Sandhaus does not flinch from the health crisis engendered by China’s “bottoms-up” booze culture. He drops in on an Alcoholics Anonymous meeting in Chengdu where, curiously, “God” is still granting serenity in the closing prayer, even in Communist China, and he observes the statistical anomaly that China is “…the only nation in the world where an adult’s likelihood to binge increases with age.” His investigations here carry his out-of-the-box thinking in new and rewarding directions, including a survey of baijiu as a drink that is not drunk, but instead bestowed and re-gifted without leaving its presentation box in a long series of bribes and back-handers. In a razor-sharp observation, he notes that when an official proclaims that a matter needs “more research”, it could be construed as a solicitation for something else – yanjiu means research, but is also a homonym for “smokes and booze.”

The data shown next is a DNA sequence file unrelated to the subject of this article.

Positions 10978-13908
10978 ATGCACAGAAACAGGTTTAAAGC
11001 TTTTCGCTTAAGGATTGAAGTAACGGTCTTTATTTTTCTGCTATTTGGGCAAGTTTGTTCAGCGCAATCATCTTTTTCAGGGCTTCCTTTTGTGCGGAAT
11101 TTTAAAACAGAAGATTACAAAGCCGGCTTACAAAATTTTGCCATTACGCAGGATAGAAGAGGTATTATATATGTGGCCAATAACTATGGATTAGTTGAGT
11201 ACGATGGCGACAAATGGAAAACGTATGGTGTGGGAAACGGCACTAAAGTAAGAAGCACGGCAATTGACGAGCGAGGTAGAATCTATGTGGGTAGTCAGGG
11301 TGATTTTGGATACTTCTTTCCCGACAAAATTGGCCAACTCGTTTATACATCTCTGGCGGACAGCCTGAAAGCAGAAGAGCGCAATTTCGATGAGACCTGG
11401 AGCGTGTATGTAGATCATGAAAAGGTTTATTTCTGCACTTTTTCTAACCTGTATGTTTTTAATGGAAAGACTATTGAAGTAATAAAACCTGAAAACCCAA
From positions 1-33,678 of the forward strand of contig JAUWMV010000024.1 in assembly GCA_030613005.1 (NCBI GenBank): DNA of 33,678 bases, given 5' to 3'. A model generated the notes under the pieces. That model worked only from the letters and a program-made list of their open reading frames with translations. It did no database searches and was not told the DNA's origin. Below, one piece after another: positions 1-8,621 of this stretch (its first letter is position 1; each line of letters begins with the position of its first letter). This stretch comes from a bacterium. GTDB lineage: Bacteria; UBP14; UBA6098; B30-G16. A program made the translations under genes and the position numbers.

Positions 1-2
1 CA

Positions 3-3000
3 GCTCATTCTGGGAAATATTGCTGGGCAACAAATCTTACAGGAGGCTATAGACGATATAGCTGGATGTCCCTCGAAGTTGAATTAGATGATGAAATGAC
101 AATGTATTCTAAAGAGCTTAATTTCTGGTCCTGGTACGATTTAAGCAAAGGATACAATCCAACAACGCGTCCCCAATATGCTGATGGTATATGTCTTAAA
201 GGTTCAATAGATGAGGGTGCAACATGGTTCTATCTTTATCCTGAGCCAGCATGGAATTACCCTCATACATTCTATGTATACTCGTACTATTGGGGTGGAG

Sandhaus’s closing chapters outline the writing process of his earlier book, Baijiu: The Essential Guide to Chinese Spirits, in which the man who is still likening his subject matter occasionally to “cough syrup” and “vinegar-glazed cabbage” (and that’s when he’s being nice!) attempts to generate a foreigner-friendly taxonomy of baijiu varieties. In doing so, he investigates the way that the Chinese classify different brands, itself a deeply interesting glimpse of the Party industrial complex at work. An exhaustive account of previous attempts to export baijiu, 99% of the global supply of which, you will be unsurprised to hear, is still drunk in China, is followed by Sandhaus’s speculation that the grading curve – in terms of consumption, quality and respect – for Chinese alcohol is likely to follow that of Chinese food, which itself has had a chequered but upwardly-mobile history.

Jonathan Clements is the author of The Emperor’s Feast: A History of China in Twelve Meals. Drunk in China: Baijiu and the World’s Oldest Drinking Culture, by Derek Sandhaus, is published by Potomac Books.